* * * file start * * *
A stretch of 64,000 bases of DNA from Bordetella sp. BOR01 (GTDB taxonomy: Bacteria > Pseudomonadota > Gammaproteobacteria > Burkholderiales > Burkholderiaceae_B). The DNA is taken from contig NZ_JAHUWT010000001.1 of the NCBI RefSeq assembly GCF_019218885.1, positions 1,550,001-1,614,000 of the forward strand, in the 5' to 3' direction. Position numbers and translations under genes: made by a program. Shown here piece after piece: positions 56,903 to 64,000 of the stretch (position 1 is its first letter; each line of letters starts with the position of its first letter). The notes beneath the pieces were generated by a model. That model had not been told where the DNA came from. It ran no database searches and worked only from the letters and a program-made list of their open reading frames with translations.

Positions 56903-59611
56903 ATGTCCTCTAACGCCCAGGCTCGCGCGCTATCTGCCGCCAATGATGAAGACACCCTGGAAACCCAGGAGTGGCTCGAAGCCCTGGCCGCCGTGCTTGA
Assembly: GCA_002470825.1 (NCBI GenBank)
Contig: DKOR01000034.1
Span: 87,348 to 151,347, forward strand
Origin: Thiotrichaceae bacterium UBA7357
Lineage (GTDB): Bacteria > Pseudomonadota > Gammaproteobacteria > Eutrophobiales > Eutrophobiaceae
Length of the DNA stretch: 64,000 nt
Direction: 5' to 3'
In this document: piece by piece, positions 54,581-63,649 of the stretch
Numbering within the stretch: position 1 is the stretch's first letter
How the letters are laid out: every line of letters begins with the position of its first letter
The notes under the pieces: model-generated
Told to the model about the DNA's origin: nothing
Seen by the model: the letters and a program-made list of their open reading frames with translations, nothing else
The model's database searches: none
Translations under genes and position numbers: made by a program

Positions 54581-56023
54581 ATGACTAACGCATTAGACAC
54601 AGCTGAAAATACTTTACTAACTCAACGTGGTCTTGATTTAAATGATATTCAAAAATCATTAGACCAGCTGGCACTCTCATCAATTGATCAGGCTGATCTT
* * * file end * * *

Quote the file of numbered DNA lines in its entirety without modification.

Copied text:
A stretch of 64,000 bases of DNA from Bordetella sp. BOR01 (GTDB taxonomy: Bacteria > Pseudomonadota > Gammaproteobacteria > Burkholderiales > Burkholderiaceae_B). The DNA is taken from contig NZ_JAHUWT010000001.1 of the NCBI RefSeq assembly GCF_019218885.1, positions 1,550,001-1,614,000 of the forward strand, in the 5' to 3' direction. Position numbers and translations under genes: made by a program. Shown here piece after piece: positions 56,903 to 64,000 of the stretch (position 1 is its first letter; each line of letters starts with the position of its first letter). The notes beneath the pieces were generated by a model. That model had not been told where the DNA came from. It ran no database searches and worked only from the letters and a program-made list of their open reading frames with translations.

Positions 56903-59611
56903 ATGTCCTCTAACGCCCAGGCTCGCGCGCTATCTGCCGCCAATGATGAAGACACCCTGGAAACCCAGGAGTGGCTCGAAGCCCTGGCCGCCGTGCTTGA
Assembly: GCA_002470825.1 (NCBI GenBank)
Contig: DKOR01000034.1
Span: 87,348 to 151,347, forward strand
Origin: Thiotrichaceae bacterium UBA7357
Lineage (GTDB): Bacteria > Pseudomonadota > Gammaproteobacteria > Eutrophobiales > Eutrophobiaceae
Length of the DNA stretch: 64,000 nt
Direction: 5' to 3'
In this document: piece by piece, positions 54,581-63,649 of the stretch
Numbering within the stretch: position 1 is the stretch's first letter
How the letters are laid out: every line of letters begins with the position of its first letter
The notes under the pieces: model-generated
Told to the model about the DNA's origin: nothing
Seen by the model: the letters and a program-made list of their open reading frames with translations, nothing else
The model's database searches: none
Translations under genes and position numbers: made by a program

Positions 54581-56023
54581 ATGACTAACGCATTAGACAC
54601 AGCTGAAAATACTTTACTAACTCAACGTGGTCTTGATTTAAATGATATTCAAAAATCATTAGACCAGCTGGCACTCTCATCAATTGATCAGGCTGATCTT